You have learnt, that a travelling wave in one dimension is represented by a function y=f(x, t), where x and t appear in the combination (x - vt) or (x + vt), i.e., y =f(x± vt). Is the converse true 7 That is, does every function of (x - vt) or (x + vt) represent a travelling wave 7 Examine, if the following function for y can possibly represent a travelling wave ?

No, the converse is not true. The basic requirement for a wave function to represent a travelling wave is that for all values of x and f, wave function must have a finite value.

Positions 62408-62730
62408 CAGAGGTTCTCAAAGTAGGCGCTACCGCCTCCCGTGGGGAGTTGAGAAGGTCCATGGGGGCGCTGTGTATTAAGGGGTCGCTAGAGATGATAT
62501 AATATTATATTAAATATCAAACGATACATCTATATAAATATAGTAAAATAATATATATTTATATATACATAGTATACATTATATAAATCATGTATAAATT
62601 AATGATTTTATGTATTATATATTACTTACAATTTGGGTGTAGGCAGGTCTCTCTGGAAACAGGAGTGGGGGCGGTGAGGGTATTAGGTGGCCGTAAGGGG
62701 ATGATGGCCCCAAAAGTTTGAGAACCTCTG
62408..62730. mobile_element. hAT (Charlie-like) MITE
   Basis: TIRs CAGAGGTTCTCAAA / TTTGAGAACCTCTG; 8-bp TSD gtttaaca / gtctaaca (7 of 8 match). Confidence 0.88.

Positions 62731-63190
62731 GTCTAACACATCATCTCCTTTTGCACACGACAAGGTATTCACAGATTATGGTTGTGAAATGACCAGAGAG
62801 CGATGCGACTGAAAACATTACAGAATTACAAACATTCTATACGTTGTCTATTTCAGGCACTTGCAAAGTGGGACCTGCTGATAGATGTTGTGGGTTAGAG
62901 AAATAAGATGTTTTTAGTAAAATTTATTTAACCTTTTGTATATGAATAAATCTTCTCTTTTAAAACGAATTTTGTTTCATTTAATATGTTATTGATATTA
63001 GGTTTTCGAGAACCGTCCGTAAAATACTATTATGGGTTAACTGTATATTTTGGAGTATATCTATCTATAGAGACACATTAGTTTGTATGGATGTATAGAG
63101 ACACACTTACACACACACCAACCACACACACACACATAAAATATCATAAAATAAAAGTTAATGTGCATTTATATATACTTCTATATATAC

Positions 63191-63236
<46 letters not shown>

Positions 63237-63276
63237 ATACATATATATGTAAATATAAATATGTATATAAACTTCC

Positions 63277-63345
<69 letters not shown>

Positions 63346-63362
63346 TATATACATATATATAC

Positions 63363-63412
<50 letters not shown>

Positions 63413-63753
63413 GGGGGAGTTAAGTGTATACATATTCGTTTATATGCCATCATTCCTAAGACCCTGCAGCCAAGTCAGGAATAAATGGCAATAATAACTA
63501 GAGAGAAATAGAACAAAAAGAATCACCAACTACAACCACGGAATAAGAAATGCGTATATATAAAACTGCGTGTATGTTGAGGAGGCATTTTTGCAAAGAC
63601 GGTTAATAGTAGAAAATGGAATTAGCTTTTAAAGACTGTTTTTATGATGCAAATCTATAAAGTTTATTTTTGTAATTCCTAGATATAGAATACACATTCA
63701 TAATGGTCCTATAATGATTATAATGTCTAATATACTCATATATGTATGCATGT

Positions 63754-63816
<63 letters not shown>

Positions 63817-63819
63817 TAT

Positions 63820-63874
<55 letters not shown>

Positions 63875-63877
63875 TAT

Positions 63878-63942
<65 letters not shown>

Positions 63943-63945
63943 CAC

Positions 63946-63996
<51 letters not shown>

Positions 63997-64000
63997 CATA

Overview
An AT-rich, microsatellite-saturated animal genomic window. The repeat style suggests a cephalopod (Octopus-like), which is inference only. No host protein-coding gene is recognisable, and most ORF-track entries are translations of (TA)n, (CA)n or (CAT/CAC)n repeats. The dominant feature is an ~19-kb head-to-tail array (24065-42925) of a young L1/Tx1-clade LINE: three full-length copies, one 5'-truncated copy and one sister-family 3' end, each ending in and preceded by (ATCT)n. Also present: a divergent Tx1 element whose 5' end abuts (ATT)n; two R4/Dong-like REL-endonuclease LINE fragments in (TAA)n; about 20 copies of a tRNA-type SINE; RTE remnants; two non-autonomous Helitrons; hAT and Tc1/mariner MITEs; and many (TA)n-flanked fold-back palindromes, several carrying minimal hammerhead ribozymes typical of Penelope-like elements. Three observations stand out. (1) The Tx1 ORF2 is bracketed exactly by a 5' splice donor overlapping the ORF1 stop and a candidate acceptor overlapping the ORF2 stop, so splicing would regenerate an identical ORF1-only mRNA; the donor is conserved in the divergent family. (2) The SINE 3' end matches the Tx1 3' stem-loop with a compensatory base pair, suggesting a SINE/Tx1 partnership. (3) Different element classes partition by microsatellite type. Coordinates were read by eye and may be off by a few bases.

Out of the given functions for y only (iii) satisfies this condition. The other three functions (i), (ii) and (iv) cannot represent a travelling wave as the necessary condition is not satisfied by these functions.